After looking over my contacts, my messages, my Facebook profile, they still weren’t satisfied. I was subjected to a body search, and had to in fact drop my trousers for that.

Worse still, after scanning literally everything I had in my side bag, my pockets, as well as my jewelleries, they would not allow me to carry a bag. And in doing so, they unnecessarily broke the lock of my luggage to put it in there. Unnecessary because they already had the key (they scanned everything in my wallet other than the bank notes – I guess the official ID issued by the Mexican government could potentially be an explosive, huh?), or they could have asked me for the key, or they could have asked me to open it. But no, they broke the lock and threw it away.

In addition to all of these, since they took so long questioning me, somewhat who in no way whatsoever has the profile of a terrorist, the flight was held up, and I was escorted to the aeroplane, obviously in the full view of everyone.

When I got to Israel, the immigration officer, despite seeing the special sticker on my passports demonstrating the fact that I had already been questioned, threw some of the questions I had already answered while reviewing my passport. But at least this time it did not take too long.

When I left Israel (for the first time, just to pop over to Jordan), I thought it would be OK since I’d be leaving the country, and surely Israel does not have the responsibility to protect the entire world. Boy was I wrong.

Before even getting to the airline desk, I had to queue for another questioning process, and this time it took around half an hour. She asked many of the questions already asked, and didn’t seem to really be listening, as she asked certain questions over and over again, without even looking at me or my documents. I even gave her my staff ID.

Yet, the most frustrating things were with her blatant lies!

“Why did you fly via Cyprus from Egypt to Israel?”

“Because they weren’t direct flights.”

“I work at the airport, I know it’s possible. So why did you not get a direct flight?”

NO IT’S JUST NOT! There are no direct flights between Egypt and Israel, or at least during that period of time, there weren’t. How was I supposed to answer a question based on a false premise?

“Why didn’t you take the bus?”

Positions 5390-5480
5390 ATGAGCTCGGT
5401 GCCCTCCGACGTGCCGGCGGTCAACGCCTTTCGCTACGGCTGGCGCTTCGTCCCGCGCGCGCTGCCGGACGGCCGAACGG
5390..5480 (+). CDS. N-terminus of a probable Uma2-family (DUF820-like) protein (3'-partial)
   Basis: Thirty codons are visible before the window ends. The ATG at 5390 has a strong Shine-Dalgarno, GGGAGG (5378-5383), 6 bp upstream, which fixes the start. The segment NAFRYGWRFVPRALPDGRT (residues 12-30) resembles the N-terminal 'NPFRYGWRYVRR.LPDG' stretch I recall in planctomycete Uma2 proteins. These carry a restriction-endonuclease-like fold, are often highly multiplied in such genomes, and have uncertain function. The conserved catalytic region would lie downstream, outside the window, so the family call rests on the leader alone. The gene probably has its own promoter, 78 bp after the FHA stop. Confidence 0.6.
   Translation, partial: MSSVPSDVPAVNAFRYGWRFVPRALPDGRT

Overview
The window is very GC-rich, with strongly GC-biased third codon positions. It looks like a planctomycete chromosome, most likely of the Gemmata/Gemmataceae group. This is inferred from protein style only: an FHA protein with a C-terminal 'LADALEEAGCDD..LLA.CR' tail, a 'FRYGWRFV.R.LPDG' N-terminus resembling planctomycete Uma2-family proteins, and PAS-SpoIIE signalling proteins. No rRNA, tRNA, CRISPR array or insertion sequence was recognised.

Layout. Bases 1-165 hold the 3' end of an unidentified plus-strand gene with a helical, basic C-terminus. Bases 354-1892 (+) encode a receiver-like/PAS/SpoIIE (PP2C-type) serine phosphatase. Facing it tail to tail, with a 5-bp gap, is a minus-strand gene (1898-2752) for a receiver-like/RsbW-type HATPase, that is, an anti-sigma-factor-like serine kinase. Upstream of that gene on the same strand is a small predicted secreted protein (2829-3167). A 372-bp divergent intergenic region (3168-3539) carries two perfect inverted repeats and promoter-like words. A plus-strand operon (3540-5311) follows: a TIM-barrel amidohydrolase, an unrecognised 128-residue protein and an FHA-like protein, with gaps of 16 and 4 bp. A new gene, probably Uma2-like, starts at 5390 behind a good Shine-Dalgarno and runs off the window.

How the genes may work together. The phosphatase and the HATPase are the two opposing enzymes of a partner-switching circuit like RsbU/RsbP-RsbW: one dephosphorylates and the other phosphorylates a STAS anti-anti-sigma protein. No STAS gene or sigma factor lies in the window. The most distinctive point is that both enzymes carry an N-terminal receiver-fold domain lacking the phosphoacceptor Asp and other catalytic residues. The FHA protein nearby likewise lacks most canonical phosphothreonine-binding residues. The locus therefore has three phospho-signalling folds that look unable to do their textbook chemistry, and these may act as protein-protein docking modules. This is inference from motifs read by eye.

Well – first of all, why would I? Is it even normal for international travellers who have a little bit of money to take a bus across countries, between cities that aren’t next to each other?

“Well, it would be longer.”

“How would it be longer? You had a connecting flight, it would not take more time than that!”

WRONG WRONG WRONG! The flight was less than an hour, with a stopover of around 2 hours. All together, that’s 7 hours including all waiting times and travel times to where I was staying.

The bus? One would need to take at least 2 buses, at least 1 taxi, assuming one is living near the bus stations, and it would still take at least half a day, not counting the very likely long delays!

*cue DonaldTrumpWrong.gif*

So, how was I supposed to answer questions that were asked either out of sheer ignorance or malice to “test” me for my response?

“Why do you have two passports?”

“Hong Kong was British before 1997, and Chinese after that.”

“Why did you get the British passport? I’ve seen people from Hong Kong and they don’t carry that?”

WHY THE HELL NOT??

Do I really need to explain the obvious benefits to having more than one passport? The added visa-free entries? The extra consular protection? An additional ID? Or just because I want to? As a very frequent traveller, as they could clearly see and had pointed out, was it really out of the ordinary that I would apply for an extra passport when I could??

But that wasn’t even it…Since I was given a yellow sticker, I was sent to the troubled line, and that was another 1.5 hours to pass…

Oh yes, they don’t seem to use the 1-6 number system any more.

You may have heard that they give you a number to indicate your threat level, with 6 being the highest. But I saw people with 7 and 8, so that’s certainly no longer the case. The only thing in common among people who got sent to the difficult line was that our stickers were all yellow whilst the others were white.

The whole experience was in fact so traumatizing and irritating that I could not sleep the night in Amman before returning to Israel, as I simply couldn’t be psychologically prepared to be treated like a terrorist again.